[Gimp-developer] Looking back at 2013


Before you leave for the festive season, we’d like to share with you
what’s been going on with GIMP for the past year.

A lot of work has gone into completing the port of GIMP to GEGL, our
new hi-end image processing engine. It’s a prerequisite for advanced
features such as non-destructive editing, layer filters, advanced CMYK
support, and more.

Thanks to amazing work by Daniel Sabo and Téo Mazars, our new
contributors, we got closer to releasing GIMP 2.10 in terms of porting
GIMP plugins to GEGL operations. Please refer to the wiki
(http://wiki.gimp.org/index.php/Hacking:Porting_filters_to_GEGL) for
an overview of the progress.

We also started working towards getting a baseline for Windows and Mac
builds. We still need a server running OS X or a VM on such a server
to run continuous builds. If this is something you could contribute,
please talk to us on either IRC or the gimp-developer@ mailing list.

In January/February, Michael Natterer and Michael Henning ported the
FITS plug-in to GEGL and added support for more bit depth modes,
namely 16 and 32 integers, 32bit floats, and double-precision floats.
This makes it possible to study e.g. pictures taken by Chandra X-ray
Observatory with full precision.

In fact, the request for better FITS support in GIMP came from Joseph
DePasquale, a science imager at Smithsonian astrophysical observatory,
member of the Chandra team. Joseph maintains a series of FITS
processing tutorials
(http://chandra.harvard.edu/photo/openFITS/casa.html) involving GIMP
and G’MIC.

In April, Michael Natterer implemented canvas rotation
(https://vimeo.com/64481497) which makes it easier for painters to
work on illustrations from different angles. This feature was inspired
by a counterpart in the GIMP Painter fork and will be part of GIMP

In May, Mukund Sivaraman added a basic loader of OpenEXR loader which
is another step towards making GIMP a hi-end tool for professionals in
the CG industry. A few months later, Mike Henning added a basic
loader/saver of WebP images.

Also in May, Miroslav Talasek rewrote the foreground selection tool to
use new matting operations created by Jan Ruegg. The updated tool
makes it easy to e.g. extract hair from background — something that
used to be very difficult to do before.

At the same time, Michael Natterer merged Seamless Clone and Warp
Transform tools into the main development branch of GIMP. Both tools
still need a lot of work before that can be an official part of any
future release.

During the summer several students worked for us within the Google
Summer of Code 2013 program:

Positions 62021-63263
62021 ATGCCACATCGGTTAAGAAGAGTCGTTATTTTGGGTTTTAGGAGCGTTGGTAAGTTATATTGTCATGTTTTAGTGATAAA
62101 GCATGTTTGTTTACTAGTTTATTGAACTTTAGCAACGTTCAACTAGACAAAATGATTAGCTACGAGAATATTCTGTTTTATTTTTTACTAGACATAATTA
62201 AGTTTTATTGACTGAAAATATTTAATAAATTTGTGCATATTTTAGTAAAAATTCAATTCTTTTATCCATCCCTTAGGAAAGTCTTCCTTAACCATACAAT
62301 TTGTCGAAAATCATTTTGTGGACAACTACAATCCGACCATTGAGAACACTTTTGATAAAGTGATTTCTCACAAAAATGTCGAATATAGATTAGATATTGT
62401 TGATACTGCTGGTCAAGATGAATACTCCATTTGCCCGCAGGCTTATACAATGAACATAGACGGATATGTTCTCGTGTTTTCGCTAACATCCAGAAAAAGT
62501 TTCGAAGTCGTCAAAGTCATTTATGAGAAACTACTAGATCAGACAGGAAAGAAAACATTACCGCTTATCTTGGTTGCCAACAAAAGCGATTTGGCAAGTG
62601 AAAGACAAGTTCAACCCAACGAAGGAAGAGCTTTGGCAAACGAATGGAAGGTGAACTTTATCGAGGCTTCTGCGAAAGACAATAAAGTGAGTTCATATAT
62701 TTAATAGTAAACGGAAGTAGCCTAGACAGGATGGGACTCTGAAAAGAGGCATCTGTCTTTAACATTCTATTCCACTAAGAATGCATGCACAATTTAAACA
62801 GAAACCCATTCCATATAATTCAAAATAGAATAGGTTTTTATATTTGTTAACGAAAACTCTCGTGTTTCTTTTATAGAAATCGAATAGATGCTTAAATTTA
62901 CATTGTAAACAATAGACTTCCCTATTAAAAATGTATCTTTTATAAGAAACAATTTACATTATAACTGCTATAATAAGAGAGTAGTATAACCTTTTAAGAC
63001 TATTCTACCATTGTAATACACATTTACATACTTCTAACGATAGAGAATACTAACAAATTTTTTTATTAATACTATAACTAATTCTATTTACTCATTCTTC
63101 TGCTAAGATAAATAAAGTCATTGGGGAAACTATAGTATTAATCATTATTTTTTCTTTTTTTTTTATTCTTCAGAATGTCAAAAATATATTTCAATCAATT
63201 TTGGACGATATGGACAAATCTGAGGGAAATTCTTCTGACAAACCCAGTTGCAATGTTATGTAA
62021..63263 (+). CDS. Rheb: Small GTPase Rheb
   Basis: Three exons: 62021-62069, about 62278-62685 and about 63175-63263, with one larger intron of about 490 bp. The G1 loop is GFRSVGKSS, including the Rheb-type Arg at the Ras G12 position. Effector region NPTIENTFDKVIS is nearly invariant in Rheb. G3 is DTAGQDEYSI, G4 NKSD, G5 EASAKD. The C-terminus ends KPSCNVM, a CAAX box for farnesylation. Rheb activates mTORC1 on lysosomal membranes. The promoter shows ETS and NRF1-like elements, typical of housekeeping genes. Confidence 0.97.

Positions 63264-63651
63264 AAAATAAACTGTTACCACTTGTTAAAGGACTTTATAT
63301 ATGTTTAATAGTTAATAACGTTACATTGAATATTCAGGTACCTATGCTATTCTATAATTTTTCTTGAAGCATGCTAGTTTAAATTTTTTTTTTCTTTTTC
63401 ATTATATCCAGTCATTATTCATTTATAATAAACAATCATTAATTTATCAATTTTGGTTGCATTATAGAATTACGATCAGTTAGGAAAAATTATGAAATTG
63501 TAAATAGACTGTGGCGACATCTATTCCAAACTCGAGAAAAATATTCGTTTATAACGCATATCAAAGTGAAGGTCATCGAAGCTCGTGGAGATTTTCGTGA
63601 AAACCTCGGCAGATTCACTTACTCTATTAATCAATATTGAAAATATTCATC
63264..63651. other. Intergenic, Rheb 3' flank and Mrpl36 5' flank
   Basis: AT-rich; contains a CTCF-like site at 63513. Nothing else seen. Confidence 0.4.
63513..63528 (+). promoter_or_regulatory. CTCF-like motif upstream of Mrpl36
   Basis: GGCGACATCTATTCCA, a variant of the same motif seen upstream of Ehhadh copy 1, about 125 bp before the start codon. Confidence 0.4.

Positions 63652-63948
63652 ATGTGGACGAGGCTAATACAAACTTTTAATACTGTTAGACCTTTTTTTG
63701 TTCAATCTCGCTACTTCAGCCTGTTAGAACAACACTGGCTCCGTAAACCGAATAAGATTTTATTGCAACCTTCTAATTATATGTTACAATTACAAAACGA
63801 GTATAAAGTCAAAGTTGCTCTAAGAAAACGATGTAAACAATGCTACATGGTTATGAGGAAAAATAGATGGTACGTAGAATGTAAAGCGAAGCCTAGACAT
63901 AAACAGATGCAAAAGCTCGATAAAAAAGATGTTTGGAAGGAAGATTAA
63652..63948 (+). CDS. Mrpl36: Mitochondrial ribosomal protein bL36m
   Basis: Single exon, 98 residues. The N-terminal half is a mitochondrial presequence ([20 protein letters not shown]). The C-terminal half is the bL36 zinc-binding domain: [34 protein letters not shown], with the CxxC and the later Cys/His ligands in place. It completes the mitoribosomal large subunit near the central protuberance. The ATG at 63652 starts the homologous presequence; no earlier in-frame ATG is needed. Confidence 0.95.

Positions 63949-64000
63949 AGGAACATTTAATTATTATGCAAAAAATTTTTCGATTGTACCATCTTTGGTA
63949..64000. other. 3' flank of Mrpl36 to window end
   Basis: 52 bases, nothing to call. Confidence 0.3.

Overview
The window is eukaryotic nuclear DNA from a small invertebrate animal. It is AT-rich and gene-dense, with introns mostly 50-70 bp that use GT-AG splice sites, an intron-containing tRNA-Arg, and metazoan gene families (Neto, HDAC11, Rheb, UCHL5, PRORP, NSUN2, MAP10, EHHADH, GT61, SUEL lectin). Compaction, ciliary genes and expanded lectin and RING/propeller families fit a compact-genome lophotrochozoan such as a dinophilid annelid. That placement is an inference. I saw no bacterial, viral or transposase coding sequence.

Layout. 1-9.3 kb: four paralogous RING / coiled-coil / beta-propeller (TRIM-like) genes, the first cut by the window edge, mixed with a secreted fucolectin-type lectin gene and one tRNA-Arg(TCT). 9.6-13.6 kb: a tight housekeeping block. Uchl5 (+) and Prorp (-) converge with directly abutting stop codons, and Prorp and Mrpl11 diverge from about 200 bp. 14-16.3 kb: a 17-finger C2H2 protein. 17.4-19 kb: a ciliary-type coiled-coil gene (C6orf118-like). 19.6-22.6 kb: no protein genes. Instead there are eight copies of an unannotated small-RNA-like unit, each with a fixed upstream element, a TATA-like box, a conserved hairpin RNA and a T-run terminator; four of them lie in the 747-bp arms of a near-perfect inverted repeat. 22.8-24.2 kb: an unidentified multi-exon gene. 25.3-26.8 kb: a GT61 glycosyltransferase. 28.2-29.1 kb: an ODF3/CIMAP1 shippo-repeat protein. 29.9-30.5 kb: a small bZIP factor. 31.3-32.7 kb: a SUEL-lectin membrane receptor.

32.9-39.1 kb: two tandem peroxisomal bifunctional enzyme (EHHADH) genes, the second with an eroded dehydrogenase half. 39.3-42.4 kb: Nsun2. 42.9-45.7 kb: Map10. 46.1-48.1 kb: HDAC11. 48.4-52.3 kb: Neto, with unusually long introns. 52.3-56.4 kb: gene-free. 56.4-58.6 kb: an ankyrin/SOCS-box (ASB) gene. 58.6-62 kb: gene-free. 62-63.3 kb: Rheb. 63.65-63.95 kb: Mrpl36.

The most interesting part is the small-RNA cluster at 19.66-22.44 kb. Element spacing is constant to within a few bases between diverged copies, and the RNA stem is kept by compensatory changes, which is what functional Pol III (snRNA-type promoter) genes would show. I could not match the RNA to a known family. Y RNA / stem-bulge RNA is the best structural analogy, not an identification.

- Carlos Zubieta added an OpenCL version for over a dozen of GEGL
operations, so that more processing could be done on a GPU.
- Simon Lui ported the PSD plug-in to use GEGL. GIMP is now capable of
loading 16bit and 32bit per color channel PSD files, and more
PSD-specific features will be easily plugged in once a GIMP
counterpart is available (such as layer effects).
- Marek Dvorožňák implemented a new N-Point deformation tool that
makes it possible to deform objects while preserve shapes consistency.
You can watch a video demonstration of the tool on YouTube.
- Ajay Ramanathan attempted to merge selection tools into a single
tool selection with modes (rectangular, ellipse, single row/column,
N-side polygon selection modes).

In August, Michael Natterer reduced the save/export friction by adding
a simple way to jump from Save to Export dialog when users attempt to
save images in JPEG, PNG, etc. The feature is now available in both
stable and unstable versions of GIMP.

In September, Jehan Pagès, another new active contributor to the
project, started working on symmetric painting mode. He still needs
funding to complete this as a personal paid project:
http://funding.openinitiative.com/funding/1578/. His other
contributions this year include configurable tabs position in
single-window mode and numerous bugfixes.

In October, Hartmut Kuhse and Michael Natterer added a new dialog for
displaying Exif, XMP, and IPTC metadata. They also patched GIMP to
preserve this kind of metadata while editing existing images in TIFF,
JPEG, and PNG file formats.

Around the same time Commons Machinery developers contacted us to
touch base regarding support for preserving license and authorship
metadata in collaborative works of art. Then a few weeks ago they
posted a proof-of-concept version of GIMP
that makes it possible to reuse multiple images from different authors
and automatically and properly credit them in a compound work of art.
We are looking forward to further collaboration with Commons

In November, Pat David began updating the tutorials portfolio on the
website, adding several new articles for both newbies and experienced

- http://www.gimp.org/tutorials/GIMP_Quickies/
- http://www.gimp.org/tutorials/Floating_Logo/
- http://www.gimp.org/tutorials/Layer_Masks/
- http://www.gimp.org/tutorials/Luminosity_Masks/

Throughout the year Elle Stone continued improving color management
features and added black point compensation choice for color space
conversions, as well as half-floating point support.

We also thank the GIMP User Manual Team for their work on documenting
all the changes in 2.8 and everyone involved with translating the user
guide, as well as everyone who found the time and interest in cooking
up patches to improve and/or fix GIMP.

Last but not least, we want to thank Steve Czajka and all of the GIMP
Magazine team for their tireless efforts in promoting GIMP. If you are
not familiar with this project, check it out at

We don’t have a schedule for GIMP 2.10 release at this point. The best
way to help us getting there is still contributing by porting more
plugins to GEGL and making GEGL faster :)

Alexandre Prokoudine,
on behalf of the GIMP team

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